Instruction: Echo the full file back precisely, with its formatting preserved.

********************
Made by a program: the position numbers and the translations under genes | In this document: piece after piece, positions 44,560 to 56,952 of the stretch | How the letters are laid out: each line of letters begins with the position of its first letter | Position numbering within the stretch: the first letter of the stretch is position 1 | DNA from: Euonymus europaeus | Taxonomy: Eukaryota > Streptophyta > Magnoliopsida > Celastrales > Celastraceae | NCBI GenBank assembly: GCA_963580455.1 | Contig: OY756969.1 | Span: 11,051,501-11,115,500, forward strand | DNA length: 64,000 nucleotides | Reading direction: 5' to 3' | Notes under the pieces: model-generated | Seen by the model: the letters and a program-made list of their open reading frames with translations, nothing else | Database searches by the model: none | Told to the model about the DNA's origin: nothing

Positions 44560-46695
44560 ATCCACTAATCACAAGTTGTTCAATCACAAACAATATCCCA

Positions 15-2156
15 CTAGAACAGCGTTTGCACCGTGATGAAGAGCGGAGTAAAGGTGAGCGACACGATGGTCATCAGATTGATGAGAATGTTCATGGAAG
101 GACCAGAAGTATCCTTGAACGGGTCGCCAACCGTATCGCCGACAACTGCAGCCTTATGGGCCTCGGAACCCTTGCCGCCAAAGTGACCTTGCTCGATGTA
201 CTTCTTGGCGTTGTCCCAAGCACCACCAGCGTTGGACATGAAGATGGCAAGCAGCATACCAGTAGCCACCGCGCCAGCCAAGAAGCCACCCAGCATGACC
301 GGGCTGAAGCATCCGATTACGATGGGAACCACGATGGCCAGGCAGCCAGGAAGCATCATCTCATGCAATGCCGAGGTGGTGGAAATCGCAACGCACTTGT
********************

Made by a program: the position numbers and the translations under genes | In this document: piece after piece, positions 44,560 to 56,952 of the stretch | How the letters are laid out: each line of letters begins with the position of its first letter | Position numbering within the stretch: the first letter of the stretch is position 1 | DNA from: Euonymus europaeus | Taxonomy: Eukaryota > Streptophyta > Magnoliopsida > Celastrales > Celastraceae | NCBI GenBank assembly: GCA_963580455.1 | Contig: OY756969.1 | Span: 11,051,501-11,115,500, forward strand | DNA length: 64,000 nucleotides | Reading direction: 5' to 3' | Notes under the pieces: model-generated | Seen by the model: the letters and a program-made list of their open reading frames with translations, nothing else | Database searches by the model: none | Told to the model about the DNA's origin: nothing

Positions 44560-46695
44560 ATCCACTAATCACAAGTTGTTCAATCACAAACAATATCCCA

Positions 15-2156
15 CTAGAACAGCGTTTGCACCGTGATGAAGAGCGGAGTAAAGGTGAGCGACACGATGGTCATCAGATTGATGAGAATGTTCATGGAAG
101 GACCAGAAGTATCCTTGAACGGGTCGCCAACCGTATCGCCGACAACTGCAGCCTTATGGGCCTCGGAACCCTTGCCGCCAAAGTGACCTTGCTCGATGTA
201 CTTCTTGGCGTTGTCCCAAGCACCACCAGCGTTGGACATGAAGATGGCAAGCAGCATACCAGTAGCCACCGCGCCAGCCAAGAAGCCACCCAGCATGACC
301 GGGCTGAAGCATCCGATTACGATGGGAACCACGATGGCCAGGCAGCCAGGAAGCATCATCTCATGCAATGCCGAGGTGGTGGAAATCGCAACGCACTTGT